National and Cyber Security

Economic security and national security go hand-in-hand. We must have one in order to protect the other. The Chamber advocates for protecting vital U.S. assets—both physical and digital—to ensure the safety and security of our citizens and to promote the free flow of commerce and information that drives our economy and enriches our society.

To learn more, visit the Chamber’s National Security and Emergency Preparedness Department.

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Join @USChamber @MatthewJEggers for the @usnistgov series: Improving the Customer Experience W/out Incr. #Cyber Risk


90 seconds to sharper #cybersecurity? Solution for #insider threat, 3rd party #cyber risk. Video: @TSCAdvantage


#Cyber risk, #insider threat, vendor mgmt challenges? @TSCAdvantage video shows how to rise above.


Our Position

A vibrant economy requires a safe and secure homeland. American businesses have a multifaceted stake in a strong national defense and homeland security policies that protect both our citizens and our vital assets like infrastructure, supply chains, and cyberspace. The Chamber’s National Security and Emergency Preparedness Department works with a broad coalition of private and public sector partners to find balanced risk-based solutions that strengthen security, reduce the cost of doing business, and provide regulatory certainty.


Along with the commercial benefits of a world interconnected through the web, an environment has emerged for bad actors to steal trade and business secrets, raid consumer financial information, wreak havoc on business networks, and even disrupt major utilities. These cyberattacks are on the rise and pose a real and growing threat to our national and economic security and compromise consumers’ privacy.

The Chamber is working to advance legislation to strengthen our nation’s cybersecurity while educating businesses of all sizes about threats and the steps they can take to better protect their assets and customers from cyberattacks.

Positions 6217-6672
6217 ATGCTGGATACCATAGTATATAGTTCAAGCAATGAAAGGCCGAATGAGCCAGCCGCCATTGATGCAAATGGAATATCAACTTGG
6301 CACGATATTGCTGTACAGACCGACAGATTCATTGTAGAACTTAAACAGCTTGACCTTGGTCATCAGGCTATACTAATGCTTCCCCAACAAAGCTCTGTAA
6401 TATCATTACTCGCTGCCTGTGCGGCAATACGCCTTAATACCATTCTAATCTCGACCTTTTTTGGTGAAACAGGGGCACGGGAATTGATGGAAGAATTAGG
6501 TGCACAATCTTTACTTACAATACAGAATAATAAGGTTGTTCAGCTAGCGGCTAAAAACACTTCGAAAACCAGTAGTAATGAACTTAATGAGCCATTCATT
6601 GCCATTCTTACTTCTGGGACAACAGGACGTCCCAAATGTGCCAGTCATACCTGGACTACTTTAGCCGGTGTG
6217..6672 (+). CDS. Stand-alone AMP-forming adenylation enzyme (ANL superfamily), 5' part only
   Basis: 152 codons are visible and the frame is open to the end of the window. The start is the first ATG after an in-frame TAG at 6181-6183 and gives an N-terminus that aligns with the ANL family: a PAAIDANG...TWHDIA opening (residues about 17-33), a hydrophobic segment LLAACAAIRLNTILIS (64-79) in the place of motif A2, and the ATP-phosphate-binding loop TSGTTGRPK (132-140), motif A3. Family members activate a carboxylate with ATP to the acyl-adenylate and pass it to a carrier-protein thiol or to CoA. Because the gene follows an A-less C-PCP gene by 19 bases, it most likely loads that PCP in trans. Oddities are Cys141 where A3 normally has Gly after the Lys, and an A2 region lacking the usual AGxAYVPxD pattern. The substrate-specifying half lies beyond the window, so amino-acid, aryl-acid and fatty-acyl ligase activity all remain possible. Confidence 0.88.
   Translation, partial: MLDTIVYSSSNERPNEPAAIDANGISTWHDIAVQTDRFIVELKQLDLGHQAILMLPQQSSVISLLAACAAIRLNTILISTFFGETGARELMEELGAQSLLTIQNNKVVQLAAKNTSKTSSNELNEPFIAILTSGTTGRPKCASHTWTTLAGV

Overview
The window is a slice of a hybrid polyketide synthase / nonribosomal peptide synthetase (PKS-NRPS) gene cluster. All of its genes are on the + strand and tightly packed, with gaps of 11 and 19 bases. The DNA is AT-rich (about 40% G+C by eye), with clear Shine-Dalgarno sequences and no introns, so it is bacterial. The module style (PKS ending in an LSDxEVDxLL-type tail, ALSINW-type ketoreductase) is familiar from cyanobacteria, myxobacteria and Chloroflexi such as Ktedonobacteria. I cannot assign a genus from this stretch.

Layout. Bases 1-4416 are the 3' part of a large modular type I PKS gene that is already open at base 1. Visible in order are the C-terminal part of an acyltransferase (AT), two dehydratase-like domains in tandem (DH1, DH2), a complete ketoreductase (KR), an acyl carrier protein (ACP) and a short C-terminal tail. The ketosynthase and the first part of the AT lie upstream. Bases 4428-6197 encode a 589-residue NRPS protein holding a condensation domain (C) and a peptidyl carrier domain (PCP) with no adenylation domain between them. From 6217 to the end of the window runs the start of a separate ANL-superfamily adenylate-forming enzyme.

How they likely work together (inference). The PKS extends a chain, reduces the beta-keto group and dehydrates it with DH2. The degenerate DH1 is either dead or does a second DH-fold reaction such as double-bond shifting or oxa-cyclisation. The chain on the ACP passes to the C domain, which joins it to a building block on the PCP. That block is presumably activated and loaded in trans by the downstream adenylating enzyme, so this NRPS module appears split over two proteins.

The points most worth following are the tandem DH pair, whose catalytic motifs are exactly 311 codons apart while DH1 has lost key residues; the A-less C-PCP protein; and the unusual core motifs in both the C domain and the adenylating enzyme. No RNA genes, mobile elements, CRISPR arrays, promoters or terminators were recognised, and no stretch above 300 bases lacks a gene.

information-sharing legislation

  • The Chamber-led Protecting America’s Cyber Networks Coalition (the coalition) successfully secured passage of the Cybersecurity Act of 2015 as part of the omnibus spending measure. The bill establishes a voluntary information-sharing program, strengthening businesses’ protection and resilience against cyberattacks. The business coalition beat back several efforts that would have diluted the protections (liability, regulatory, public disclosure, and antitrust) granted to organizations under the bill. 
  • Passing cybersecurity information-sharing legislation has been a top policy priority of the coalition, a partnership of more than 50 leading business associations representing nearly every sector of the U.S. economy.

Cybersecurity Education & Awareness Campaign: Improving Today. Protecting Tomorrow

  • Information security must be part of all businesses’ risk management strategies, and the Chamber has a national education campaign—Improving Today. Protecting Tomorrowto raise awareness of the National Institute of Standards and Technology cybersecurity framework.
  • Since 2014, the Chamber has organized eight cybersecurity roundtables with state and local chambers. More roundtables are planned in 2016. The Chamber urges policymakers to commit greater resources to growing awareness of the joint industry-National Institute of Standards and Technology (NIST) cybersecurity framework and similar risk-management solutions through a robust national education campaign.